The personnel remains the same: Doug Kaplan and Maxwell Allison, runners of their Hausu Mountain label, bring in the oscillators, guitars, synths and percussion devices while hiding the mimicry of birdcalls and twirling the tape reels for one’s psychedelic pleasure, whereas Natalie Chami aka TALsounds has all hands on deck, all feet on the guitar pedals and all vocal chords in the troposphere. The album’s appealing constituents whirring few and far between the chlorotic reverse-agism.
Duane Pitre – Electric Bayou Important Records
At the base of Bayou Electric is a field recording that Pitre made in Louisiana back in August 2010. It’s unmistakably the sound of the night. The soundscape of wildlife filling the empty spaces where light and landscape used to be, with insects purring and chirping like water flow and electric fences. There’s a sense of rural, open space as the chorus fills up the sky. No doubt the view during the day extends for miles on all sides, spilling down the sides of lush hills and rising upward to touch the clouds. Instead of carving up this recording and dispersing it amongst other instrumentation, Pitre keeps it intact. The landscape exists as a whole, and the instruments sprout upon it like plant life. Violins and organs linger like late evening fog, spreading into eachother with unconscious movement, and with the same grace and ecological cohesion that his environment exists and interacts, Pitre embeds a music that swerves and sways as the wind and weather dictate.
En – City of Brides Students of Decay
In their five years of making music as En, Maxwell August Croy and James Devane have built a career imbuing drone music with innocence and wonder. Their latest is their most varied and compelling yet. Each song is a crystalline Russian doll, a stylistic experiment in layering sounds both comforting and caustic.
There’s a two shadow at play on City of Brides. Something almost erotic while periods of restraint take hold. Establishing a sense of momentum in drone music is always an undertaking, especially when nothing really moves. Croy and Devane produce a propulsion in juxtaposition, between organic and artificial soundscapes. The serious and the playful. Every sound is built from scratch. The duo reproduces sounds of dolphins, bats and other wildlife. While threatening them with melodramtic synth swoops. Like being smothered by a fleece blanket.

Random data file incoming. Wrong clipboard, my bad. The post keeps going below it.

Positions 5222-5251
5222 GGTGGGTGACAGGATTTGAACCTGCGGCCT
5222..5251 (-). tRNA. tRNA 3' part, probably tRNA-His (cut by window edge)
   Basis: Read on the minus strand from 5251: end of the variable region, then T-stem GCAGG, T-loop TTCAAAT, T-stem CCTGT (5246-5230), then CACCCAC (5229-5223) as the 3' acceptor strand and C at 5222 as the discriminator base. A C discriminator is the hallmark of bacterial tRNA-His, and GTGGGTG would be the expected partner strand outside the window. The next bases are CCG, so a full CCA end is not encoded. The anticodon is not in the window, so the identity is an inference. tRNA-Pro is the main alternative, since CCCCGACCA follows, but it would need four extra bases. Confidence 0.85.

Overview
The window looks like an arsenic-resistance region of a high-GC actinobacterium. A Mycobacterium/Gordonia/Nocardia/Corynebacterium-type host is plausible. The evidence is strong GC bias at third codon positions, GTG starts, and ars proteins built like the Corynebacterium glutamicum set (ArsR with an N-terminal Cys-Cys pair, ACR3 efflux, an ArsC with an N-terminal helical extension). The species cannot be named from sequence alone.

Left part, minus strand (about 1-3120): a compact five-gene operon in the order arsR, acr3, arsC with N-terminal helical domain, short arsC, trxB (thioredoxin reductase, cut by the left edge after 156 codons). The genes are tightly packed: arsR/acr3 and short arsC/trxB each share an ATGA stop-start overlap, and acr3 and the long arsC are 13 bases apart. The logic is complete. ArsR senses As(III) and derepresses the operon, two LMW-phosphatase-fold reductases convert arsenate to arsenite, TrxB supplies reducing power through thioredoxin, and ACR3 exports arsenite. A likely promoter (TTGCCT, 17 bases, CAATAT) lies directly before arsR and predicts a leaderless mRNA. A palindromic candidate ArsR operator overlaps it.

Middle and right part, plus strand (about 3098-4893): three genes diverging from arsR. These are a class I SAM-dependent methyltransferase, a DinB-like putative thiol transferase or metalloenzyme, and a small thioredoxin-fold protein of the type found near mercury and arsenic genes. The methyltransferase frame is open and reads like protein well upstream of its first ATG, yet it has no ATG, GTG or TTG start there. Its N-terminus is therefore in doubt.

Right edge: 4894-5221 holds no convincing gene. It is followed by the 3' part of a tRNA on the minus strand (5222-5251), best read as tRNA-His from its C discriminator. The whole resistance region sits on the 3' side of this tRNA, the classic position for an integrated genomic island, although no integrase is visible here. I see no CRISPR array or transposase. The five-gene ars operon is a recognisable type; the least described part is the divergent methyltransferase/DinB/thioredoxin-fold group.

Prequel Tapes – Inner Systems R’COUP’D
Prequel Tapes evokes the overlooked spaces where cities merge into the countryside. And he accomplishes as much through a blend of pastoral, Boards Of Canada-style electronica and the industrial sounds closely associated with his Berlin home.
The excavation of memories, stream-of-consciousness and hauntological moments is the inspiration for Inner Systems. The album is apparently based on tapes the producer unearthed of goth bands he played in as a teenager, used as foundations for an audio bricolage constructed with old analogue gear. It can be difficult to tell where old and new sounds begin and end. Inner Systems is like an echo from a pre-Internet age, when distracting yourself from boredom meant daydreaming with a youthful optimism about where beauty grows from the cracks between things.
Chris Dooks – Accretion Eilean Records
Dr Chris Dooks is a prolific multimedia artist based in both Edinburgh and Ayr in Scotland. Known equally for his lens-based work, music projects and conceptual art, he can be described as an interdisciplinary artist and post-doctoral researcher specialising in practical medical humanities work and philosophical art processes.
Accretion begins with some lovely brass, augmented by trails of chiming choral voice. “Sorry I was just carrying this”, a voice explains, pointing to the possibility of auditory hallucination between ages and genders, as if either vocabulary could be stated for either subject. It can be stated by hereon in that ‘Accretion’ turns into an expansive and peacing ambient record equal parts The Caretaker in ballroom style opera samples (the third track) and the tired yawning hums throughout. They do not dull the listener into a false sense of security; neither do they disconcert in the blight of anxiety. All in accretion is for good and bad, and there’s more good here than anything else.